Most Jermy families seem to have a family tradition that they were in line to inherit the "Jermy Millions", but that vital documents proving their connection to the family were stolen by some corrupt lawyer.
In my own family there was a story that we owned a bloodied waistcoat in the late 1880's that presumably was supposed to belong to Isaac Preston-Jermy of Stanfield Hall, and thus entitled us to the estate. Needless to say, the waistcoat and the relevant documentation were supposedly misappropriated by a corrupt lawyer who subsequently disappeared. Quite a number of Jermy families seemed to believe that they were related in some way to Isaac Preston-Jermy of Stanfield Hall, without realizing that he was not a Jermy at all, but someone who had legally changed his name from Preston to Jermy in 1838.
How did all these stories begin, and did they have any basis in fact?
The ultimate source of the "Jermy Millions" and the cause of the problem was the poorly worded will of William Jermy of Bayfield.
William Jermy was born in 1713 to John Jermy of Bayfield and his second wife Mary Starkey. He was admitted to Corpus Christi College, Cambridge in 1731 and matriculated in the same year. He was admitted to the Inner Temple on 24 Nov 1735, and was High Sheriff of Norfolk between 1747 - 1748. He married firstly the Honourable Elizabeth Richardson on 23 Aug 1735 at St Mary in the Marsh, Norwich. She was the sister and heiress of Baron Cramond in Scotland, and brought significant property and wealth with her, to augment William's own not inconsiderable wealth. The marriage was childless and ended in legal separation four years later. Elizabeth Jermy subsequently died on 1 Aug 1751.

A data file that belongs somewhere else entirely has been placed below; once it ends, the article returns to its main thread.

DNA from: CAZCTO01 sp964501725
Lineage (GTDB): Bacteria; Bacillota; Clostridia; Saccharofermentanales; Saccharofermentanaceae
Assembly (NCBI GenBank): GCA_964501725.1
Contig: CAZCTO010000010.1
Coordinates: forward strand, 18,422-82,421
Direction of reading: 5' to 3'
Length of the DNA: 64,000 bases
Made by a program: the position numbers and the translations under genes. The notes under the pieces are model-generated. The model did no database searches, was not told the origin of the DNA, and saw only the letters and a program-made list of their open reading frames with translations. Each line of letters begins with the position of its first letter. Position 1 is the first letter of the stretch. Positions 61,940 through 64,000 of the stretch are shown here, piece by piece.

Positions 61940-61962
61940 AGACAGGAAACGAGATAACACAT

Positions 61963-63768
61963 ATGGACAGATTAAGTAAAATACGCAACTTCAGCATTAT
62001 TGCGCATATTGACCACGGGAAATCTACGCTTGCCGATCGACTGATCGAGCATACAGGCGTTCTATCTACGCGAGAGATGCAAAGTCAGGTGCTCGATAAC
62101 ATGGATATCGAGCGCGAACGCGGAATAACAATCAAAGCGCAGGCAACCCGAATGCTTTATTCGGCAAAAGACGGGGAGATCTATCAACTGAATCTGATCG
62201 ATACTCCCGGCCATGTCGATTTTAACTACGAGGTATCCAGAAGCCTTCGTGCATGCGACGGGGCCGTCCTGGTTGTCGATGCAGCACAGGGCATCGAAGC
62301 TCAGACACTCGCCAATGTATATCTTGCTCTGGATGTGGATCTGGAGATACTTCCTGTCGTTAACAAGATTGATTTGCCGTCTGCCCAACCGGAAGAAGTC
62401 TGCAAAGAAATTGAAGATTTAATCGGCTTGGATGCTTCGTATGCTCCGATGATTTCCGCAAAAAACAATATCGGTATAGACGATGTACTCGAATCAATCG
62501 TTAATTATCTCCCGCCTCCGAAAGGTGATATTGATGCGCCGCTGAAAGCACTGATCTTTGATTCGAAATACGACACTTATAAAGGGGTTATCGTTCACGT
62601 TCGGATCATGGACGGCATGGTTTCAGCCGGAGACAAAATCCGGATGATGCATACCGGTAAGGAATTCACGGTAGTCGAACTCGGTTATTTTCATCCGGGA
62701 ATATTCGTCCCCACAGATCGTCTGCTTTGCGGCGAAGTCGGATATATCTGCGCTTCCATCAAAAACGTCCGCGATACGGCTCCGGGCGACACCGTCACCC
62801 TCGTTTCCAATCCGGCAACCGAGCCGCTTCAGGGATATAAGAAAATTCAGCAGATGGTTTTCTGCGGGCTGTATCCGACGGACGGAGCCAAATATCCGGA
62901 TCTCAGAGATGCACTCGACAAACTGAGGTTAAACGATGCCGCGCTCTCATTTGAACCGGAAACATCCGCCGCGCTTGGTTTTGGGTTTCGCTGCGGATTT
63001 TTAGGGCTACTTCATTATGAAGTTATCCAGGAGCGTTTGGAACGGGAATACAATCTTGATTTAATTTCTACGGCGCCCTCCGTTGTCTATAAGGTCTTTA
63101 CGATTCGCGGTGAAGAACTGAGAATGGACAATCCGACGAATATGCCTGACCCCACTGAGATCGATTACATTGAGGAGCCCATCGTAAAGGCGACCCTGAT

William then supposedly married Frances Preston on 7 Oct 1751 at Beeston St Lawrence, Norfolk. She was the sister of lawyer Isaac Preston. William died three months after this marriage on 21 Jan 1752 at Craven Buildings, Craven Street, London, and was subsequently buried in St Michael, Aylsham. The male line of the old Jermy family of Norfolk became extinct with his death. According to his obituary in the Gentleman's Magazine, he was possessed of £1 000 per annum and £10 000 in money.
His poorly worded will, dated 12 December 1751, left his Norfolk estate to his wife Frances for life, then to Jacob Preston her nephew, then to his male heir; failing which to Thomas Preston, a London merchant, her brother, then to his male heir; and in default of which to such male person of the name Jermy as shall be the nearest related to me in blood. There is some speculation that William's will was forged by Isaac Preston, the brother of his second wife Francis. The wording of William's will and the will of Isaac Preston are remarkably similar. There is also the strange occurrence of a codicil to William's will which is dated before the "final" will that was presented for probate.
Frances Preston, who had remarried, died in 1791, and since the other named heirs, Jacob Preston had died without issue in 1787 and Thomas Preston similarly in 1773, the estate passed contrary to the terms of the will - to Isaac Preston, half-brother of heir Jacob Preston. Isaac Preston, who was Recorder of King's Lynn, Norfolk, died unmarried in 1796 and the estate then passed to his younger brother, the Rev. George Preston, rector of Beeston St Lawrence, Norfolk, seat of the Preston family. The Rev. George died in 1837 and his son Isaac Preston, Recorder of Norwich, inherited, taking the precaution - unlike his uncle Isaac and his father, to comply with the terms of William's will by assuming the surname and arms of Jermy.